Carolyn Kramer retired from a fashion modeling agent in 2004. After the Harvey Weinstein scandal broke in October, Kramer was contacted by a former model, who told her she had been raped at age 16 by a photographer Kramer had sent her to see. He is still working.
In a interview with HuffPost, Kramer explains how after retirement she considered writing a book about her time in the industry, specifically at Elite Model Management, which represented the greats like Linda Evangelista, Naomi Campbell and Christy Turlington; but the memories that resurfaced all seemed to be of abuse she had witnessed or, in some cases, suffered.
“Working for Elite manipulated me into thinking everything was fine,” she said. “I’m not trying to get out of it, by the way. I’m sick of being part of that poison. That makes me sick.
After the phone call, Kramer posted the memories on Facebook, writing that she knew many girls were underage when they first met the powerful men who could make or break their careers. It was considered normal for a grown man to sexualize, touch and have sex with them.
“Many of these girls who are assaulted are no older than 15,” she wrote. “And I stand here to say how ashamed I am that I didn’t have the tools or the resources or the courage to stop it.”
Kramer was inundated with responses, both from agents and former models, much like when the model Cameron Russell asked other models to share their stories of alleged sexual harassment and assault. Several confirmed their stories with HuffPost:
Another Elite employee, Marie Anderson Boyd, who was an agent and vice president of the company’s Chicago office between 1985 and 1990, said models regularly told her about sexual misconduct they had experienced on outings. . ”[Some photographers] wouldn’t hesitate to walk up to a teenager who’s brand new to the business, take off her top, unbutton her bra, and say something like, “I want you to look at me and think about… give me a blowjob,” she said. “And a lot of girls never even did that. [before]so they don’t even know what [photographers] mean.”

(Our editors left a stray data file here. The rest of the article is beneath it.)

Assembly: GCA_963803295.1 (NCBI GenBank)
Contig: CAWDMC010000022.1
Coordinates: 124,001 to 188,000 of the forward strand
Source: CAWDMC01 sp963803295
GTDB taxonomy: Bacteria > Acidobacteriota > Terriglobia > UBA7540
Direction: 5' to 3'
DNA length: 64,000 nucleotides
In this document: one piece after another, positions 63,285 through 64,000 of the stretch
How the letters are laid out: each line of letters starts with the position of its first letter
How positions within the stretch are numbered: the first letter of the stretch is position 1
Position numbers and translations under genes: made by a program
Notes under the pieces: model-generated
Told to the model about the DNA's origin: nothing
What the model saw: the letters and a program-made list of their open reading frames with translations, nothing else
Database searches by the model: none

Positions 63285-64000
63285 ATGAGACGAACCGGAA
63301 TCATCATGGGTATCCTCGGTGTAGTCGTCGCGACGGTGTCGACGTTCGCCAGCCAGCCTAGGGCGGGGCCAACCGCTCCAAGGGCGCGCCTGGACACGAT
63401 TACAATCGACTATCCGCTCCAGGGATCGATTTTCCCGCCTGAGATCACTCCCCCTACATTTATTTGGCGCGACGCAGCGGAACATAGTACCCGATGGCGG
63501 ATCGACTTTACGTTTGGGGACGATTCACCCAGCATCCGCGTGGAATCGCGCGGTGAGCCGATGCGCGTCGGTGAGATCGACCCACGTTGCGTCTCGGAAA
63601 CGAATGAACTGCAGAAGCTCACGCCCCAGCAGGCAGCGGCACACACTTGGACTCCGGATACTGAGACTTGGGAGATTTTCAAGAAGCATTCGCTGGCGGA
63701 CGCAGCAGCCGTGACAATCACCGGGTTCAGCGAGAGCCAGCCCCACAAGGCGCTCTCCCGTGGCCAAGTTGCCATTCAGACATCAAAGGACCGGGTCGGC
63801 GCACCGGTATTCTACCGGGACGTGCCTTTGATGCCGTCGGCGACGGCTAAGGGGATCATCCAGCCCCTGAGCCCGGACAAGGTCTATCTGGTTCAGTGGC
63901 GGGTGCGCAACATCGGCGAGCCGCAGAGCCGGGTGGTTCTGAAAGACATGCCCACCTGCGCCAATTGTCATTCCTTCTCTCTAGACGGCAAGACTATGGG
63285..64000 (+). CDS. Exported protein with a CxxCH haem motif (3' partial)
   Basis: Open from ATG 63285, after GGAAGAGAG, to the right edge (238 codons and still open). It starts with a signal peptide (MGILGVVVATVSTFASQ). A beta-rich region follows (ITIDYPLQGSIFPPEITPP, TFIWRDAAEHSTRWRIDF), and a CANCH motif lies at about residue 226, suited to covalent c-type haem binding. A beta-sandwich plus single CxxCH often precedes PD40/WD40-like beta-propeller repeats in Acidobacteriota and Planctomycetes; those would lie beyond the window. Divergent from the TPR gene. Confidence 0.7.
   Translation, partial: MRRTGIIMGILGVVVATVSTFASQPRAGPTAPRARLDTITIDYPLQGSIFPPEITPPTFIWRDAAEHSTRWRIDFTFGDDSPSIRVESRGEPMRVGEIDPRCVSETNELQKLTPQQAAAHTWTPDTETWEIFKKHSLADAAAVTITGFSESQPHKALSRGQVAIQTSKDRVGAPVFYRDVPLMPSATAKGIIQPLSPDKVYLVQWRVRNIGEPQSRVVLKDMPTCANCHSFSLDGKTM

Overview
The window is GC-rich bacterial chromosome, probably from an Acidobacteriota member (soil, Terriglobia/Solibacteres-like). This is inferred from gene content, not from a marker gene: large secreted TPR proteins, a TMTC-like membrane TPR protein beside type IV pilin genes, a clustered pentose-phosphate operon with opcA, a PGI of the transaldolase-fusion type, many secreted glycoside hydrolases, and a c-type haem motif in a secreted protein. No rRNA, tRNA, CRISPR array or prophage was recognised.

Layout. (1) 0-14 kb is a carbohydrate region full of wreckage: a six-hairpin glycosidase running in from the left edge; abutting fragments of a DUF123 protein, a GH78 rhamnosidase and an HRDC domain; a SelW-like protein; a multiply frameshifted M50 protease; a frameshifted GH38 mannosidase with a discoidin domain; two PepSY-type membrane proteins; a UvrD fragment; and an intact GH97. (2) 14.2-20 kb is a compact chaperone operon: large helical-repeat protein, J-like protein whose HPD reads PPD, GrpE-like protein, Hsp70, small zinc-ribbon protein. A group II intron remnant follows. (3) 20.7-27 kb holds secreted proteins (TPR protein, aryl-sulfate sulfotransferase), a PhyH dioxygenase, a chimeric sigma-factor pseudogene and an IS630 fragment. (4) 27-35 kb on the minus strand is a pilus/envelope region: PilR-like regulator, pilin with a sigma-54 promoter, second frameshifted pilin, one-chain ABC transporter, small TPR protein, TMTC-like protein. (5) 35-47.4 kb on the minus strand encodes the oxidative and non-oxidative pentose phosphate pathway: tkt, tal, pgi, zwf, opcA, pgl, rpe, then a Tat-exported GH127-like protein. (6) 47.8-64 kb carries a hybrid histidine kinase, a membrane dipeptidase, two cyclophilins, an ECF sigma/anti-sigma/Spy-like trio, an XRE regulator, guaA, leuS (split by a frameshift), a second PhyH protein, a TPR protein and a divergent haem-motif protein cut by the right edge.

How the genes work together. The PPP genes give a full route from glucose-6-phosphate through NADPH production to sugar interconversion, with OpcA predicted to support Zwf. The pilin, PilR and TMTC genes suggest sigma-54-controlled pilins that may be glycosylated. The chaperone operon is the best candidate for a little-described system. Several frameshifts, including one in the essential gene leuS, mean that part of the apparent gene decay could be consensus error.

Kramer wants these stories to be heard: Although regulations have changed since its heyday in the 1980s, rules about accompanying underage girls on outings are rarely enforced. For every photographer labeled as an attacker, she says there are a dozen more:
There are still plenty of “Terry Richardsons” in the industry, Kramer said, men whose predatory behavior ignores the fashion world. “We all knew Terry Richardson was sexually abusing these girls and yet we kept sending them on dates and bookings themselves,” she said. “If you have a $20 million Revlon contract hanging in the balance…and yet you know that Terry is abusing these girls, what do we do?” Do we say no to Terry? Nope, [we] don’t.”
Kramer is trying to get senior agency executives to pave the way for change, first by refusing to sign girls under 16 and implementing protection for young women from known predators. But agent Jilian Gotlib, who currently works for Elite and was also with the company during Kramer’s time, says she went too far in criticizing the agency’s complicity.
“We would always be careful, check [the photographer] and tell our models, ‘If [the photographers] ask you to do something that we didn’t tell you was going to happen, let us know,” she told HuffPost. “Some girls would go on anyway, but we would always warn people, ‘Call me if anything seems untoward.’ I think we would try not to work with a lot of these photographers if we heard any issues.
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